ANNAPOLIS, Md. (May 15, 2020) – Last week, Maryland Gov. Lawrence Hogan vetoed a bill that would have effectively sealed the records of certain marijuana possession charges in the state. Enactment of this bill would have taken another step toward nullifying federal cannabis prohibition in effect.

Del. David Moon (D) introduced House Bill 83 (HB83) in January. The legislation would prohibit the Maryland JudiciaryCase Search from referring in any way to the existence of a case in which marijuana possession was the only charge if it occurred prior to October 1, 2014. The proposed law would effectively seal those records.

The Senate passed HB83 by a 46-0 vote. The House approved the measure 115-16. On May 7, Hogan vetoed HB83.

In a veto letter, Hogan said he was vetoing the bill because the legislature failed to pass the Violent Firearms Offender Act, along with three other bills to address violent crime. The proposed law Hogan was pushing would have increased the mandatory sentences for illegal possession of a firearm and other gun crimes.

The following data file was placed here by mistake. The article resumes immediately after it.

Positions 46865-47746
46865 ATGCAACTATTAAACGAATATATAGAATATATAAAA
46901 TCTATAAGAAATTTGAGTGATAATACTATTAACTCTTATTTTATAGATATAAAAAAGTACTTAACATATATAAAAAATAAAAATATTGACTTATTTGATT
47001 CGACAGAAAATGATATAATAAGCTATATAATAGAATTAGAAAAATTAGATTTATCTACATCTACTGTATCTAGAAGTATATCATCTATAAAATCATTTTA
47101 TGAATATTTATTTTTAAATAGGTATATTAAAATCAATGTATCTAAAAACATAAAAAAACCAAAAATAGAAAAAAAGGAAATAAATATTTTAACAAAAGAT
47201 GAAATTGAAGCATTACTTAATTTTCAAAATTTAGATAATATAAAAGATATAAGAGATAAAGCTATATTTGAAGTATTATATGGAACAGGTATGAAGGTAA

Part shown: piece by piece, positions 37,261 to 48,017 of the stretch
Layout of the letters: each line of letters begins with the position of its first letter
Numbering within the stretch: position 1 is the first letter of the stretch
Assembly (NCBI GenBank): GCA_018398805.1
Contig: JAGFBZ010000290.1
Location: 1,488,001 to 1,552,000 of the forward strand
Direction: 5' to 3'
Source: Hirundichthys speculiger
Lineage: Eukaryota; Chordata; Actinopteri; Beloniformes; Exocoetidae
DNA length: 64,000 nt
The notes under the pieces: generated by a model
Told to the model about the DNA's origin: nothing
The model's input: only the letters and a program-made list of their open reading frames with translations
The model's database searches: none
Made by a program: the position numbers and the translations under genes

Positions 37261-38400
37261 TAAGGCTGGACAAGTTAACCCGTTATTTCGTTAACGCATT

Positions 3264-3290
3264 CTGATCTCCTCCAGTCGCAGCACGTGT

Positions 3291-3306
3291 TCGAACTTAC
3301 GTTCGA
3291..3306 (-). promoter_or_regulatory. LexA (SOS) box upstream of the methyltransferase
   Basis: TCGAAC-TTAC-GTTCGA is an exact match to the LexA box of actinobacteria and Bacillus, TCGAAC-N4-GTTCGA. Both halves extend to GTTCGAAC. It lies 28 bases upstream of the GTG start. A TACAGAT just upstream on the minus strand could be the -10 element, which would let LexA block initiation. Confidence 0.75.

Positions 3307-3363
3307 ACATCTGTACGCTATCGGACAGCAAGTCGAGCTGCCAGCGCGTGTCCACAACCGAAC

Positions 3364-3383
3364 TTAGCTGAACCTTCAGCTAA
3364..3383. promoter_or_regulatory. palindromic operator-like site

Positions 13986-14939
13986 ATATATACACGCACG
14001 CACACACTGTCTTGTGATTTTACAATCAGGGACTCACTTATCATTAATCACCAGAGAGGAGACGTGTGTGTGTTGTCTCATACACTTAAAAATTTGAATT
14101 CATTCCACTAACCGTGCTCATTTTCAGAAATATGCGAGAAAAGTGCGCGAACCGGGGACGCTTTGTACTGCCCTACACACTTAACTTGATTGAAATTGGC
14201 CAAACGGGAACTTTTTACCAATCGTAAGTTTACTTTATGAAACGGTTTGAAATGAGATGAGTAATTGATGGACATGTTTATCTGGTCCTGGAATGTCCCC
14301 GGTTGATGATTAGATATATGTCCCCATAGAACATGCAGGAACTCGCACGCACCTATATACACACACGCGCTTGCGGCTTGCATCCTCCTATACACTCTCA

“While the Senate approved the package by a wide margin, the House failed to act upon it [the Violent Firearms Offenders Act of 2020],” Gov. Hogan wrote. “Therefore, … I have vetoed … House Bill 83.”

Because of Hogan’s political posturing, thousands of Marylanders will continue to struggle with the impacts of having marijuana possession charges on their records.

As introduced, HB83 would have automatically expunged marijuana possession convictions, but that provision was amended out in committee. Nevertheless, the enactment of this legislation would have, at least in effect, sealed people’s public records, taking away barriers to employment and housing.

The proposed law would not have only helped some people with prior marijuana arrests and convictions on their records get a new start; it will have further undermined federal marijuana prohibition. As marijuana becomes more accepted and more states simply ignore the feds, the federal government is less able to enforce its unconstitutional laws.